|Full name||Tobias Schweinsteiger|
|Date of birth||12 March 1982|
|Place of birth||Rosenheim, West Germany|
|Height||1.83 m (6 ft 0 in)|
|Playing position||Midfielder / Forward|
|Bayern Munich U17 (assistant)|
|2002–2003||Falke Markt Schwaben||20||(4)|
|2003–2004||Jahn Regensburg II||15||(1)|
|2012–2015||Bayern Munich II||70||(27)|
|2013||→ SpVgg Unterhaching (loan)||17||(3)|
|2015–||Bayern Munich U17 (assistant)|
|* Senior club appearances and goals counted for the domestic league only and correct as of 1 June 2015.
Tobias Schweinsteiger (pronounced [ˈtobi̯as ˈʃvaɪ̯nʃtaɪ̯ɡɐ] ( listen); born 12 March 1982) is a retired German footballer and now assistant manager of the Bayern Munich under-17 team. As player he was deployed as a midfielder or forward. He is the older brother of former German international and Chicago Fire player Bastian Schweinsteiger.
Schweinsteiger played youth football for FV Oberaudorf (two spells), his hometown club TSV 1860 Rosenheim, Austrian side FC Kufstein and SpVgg Unterhaching before being released in 2001. He joined Bavarian amateur sides SV Nußdorf and Falke Markt Schwaben and spent eighteen months playing for SSV Jahn Regensburg's reserve team before joining FC Ismaning in 2004. After an impressive half-season with Ismaning, he signed for VfB Lübeck of the Regionalliga Nord just after the beginning of the 2004–05 season.
Schweinsteiger made an immediate impact for Lübeck, scoring within one minute of coming on as a substitute on his debut to secure a 1–0 victory over rivals Holstein Kiel. He formed an effective strike partnership with Lars Kampf, with the pair scoring eleven goals each as the club narrowly missed out on promotion to the 2. Bundesliga, finishing in third place. In the summer of 2005, Lübeck signed forwards Kai Hesse and Enrico Neitzel, and this increased competition meant that Schweinsteiger was often used as a substitute, but still managed to score seven goals. Lübeck experienced a repeat of last season's league position, finishing third again, although Schweinsteiger was to ascend to the second division, signing for Eintracht Braunschweig in July 2006.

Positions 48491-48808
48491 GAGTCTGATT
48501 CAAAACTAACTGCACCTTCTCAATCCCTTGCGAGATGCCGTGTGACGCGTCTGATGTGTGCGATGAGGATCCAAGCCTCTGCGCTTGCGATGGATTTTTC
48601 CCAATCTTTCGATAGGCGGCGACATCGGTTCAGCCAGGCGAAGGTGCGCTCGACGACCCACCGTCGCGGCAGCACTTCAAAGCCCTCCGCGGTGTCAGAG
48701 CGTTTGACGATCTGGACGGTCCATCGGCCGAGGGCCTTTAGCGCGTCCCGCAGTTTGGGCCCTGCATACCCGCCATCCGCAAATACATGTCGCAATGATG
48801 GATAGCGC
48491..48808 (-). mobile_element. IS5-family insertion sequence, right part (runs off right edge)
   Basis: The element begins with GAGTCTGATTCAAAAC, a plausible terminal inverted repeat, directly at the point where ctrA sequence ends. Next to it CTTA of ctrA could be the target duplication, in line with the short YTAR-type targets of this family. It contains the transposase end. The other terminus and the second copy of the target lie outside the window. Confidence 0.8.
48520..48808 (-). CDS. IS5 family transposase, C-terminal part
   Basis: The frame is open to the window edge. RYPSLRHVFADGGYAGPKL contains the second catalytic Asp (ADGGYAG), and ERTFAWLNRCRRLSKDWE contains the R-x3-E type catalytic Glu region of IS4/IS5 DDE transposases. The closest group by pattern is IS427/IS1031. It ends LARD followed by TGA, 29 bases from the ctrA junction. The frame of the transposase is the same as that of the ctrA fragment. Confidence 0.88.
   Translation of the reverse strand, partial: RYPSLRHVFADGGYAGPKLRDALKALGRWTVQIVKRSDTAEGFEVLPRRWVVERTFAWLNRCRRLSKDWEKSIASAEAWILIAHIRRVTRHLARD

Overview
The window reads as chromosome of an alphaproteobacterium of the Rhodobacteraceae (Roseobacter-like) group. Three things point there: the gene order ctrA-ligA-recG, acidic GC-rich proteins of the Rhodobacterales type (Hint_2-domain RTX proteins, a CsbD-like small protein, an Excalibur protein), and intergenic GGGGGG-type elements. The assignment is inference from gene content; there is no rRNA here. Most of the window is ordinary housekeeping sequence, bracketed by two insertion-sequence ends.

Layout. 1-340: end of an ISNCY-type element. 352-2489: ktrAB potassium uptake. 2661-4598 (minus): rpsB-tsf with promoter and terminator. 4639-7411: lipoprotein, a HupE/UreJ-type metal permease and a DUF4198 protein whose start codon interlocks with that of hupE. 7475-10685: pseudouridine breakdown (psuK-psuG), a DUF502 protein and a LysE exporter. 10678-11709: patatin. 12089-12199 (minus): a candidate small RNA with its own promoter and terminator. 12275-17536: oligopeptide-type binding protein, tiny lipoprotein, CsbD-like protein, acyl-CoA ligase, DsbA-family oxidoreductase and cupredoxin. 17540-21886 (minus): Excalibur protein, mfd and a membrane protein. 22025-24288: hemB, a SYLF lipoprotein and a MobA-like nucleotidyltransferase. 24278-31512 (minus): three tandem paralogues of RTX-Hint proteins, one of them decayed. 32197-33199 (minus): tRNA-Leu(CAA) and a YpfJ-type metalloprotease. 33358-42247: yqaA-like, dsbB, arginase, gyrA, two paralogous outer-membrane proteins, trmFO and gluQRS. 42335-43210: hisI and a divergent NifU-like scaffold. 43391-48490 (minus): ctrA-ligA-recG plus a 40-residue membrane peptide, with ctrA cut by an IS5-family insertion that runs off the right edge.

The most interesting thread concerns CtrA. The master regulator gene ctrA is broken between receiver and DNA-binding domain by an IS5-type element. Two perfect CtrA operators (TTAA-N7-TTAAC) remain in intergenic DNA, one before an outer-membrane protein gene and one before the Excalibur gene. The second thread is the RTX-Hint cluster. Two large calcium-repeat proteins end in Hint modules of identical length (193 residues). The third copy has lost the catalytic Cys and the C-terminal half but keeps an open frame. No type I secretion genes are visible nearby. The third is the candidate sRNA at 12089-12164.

He made his 2. Bundesliga debut on the fifth matchday of the season, coming on as a substitute for Torsten Lieberknecht in a 2–2 draw with Karlsruher SC. In his next game, three weeks later, he scored two late goals to secure a 2–0 win over 1860 Munich. This proved to be one of only three wins for Braunschweig as they were relegated from the second tier, finishing in last place, by which point Schweinsteiger had found himself less in favour, restricted to mostly substitute appearances in the second half of the season.
After just a year with Braunschweig, Schweinsteiger returned to VfB Lübeck, but this time lasted only six months—he was part of a large exodus in January 2008, after a poor start to the season made it clear that they wouldn't be able to qualify for the new 3. Liga. He returned to SpVgg Unterhaching, for whom he'd played as a youth, and who were now playing in the Regionalliga Süd.
Return to Bavaria
Schweinsteiger made his Unterhaching debut in a local derby against Bayern Munich II, coming on as a substitute for Thomas Rathgeber and scoring the second goal in a 4–2 win. He ended the season with five goals in thirteen appearances for the club, as they finished sixth to qualify for the inaugural 3. Liga season. He played in Haching's first game at this level, as a substitute for Anton Fink in a 3–0 win over Werder Bremen II, but this was to typify his 2008–09 season: most of his 34 appearances were as a late substitute and as such he only managed three goals has the club narrowly missed out on promotion, finishing 4th. The following season he was a regular starter, and finished as the club's top scorer with fourteen goals, despite the club finishing in a fairly disappointing 11th place.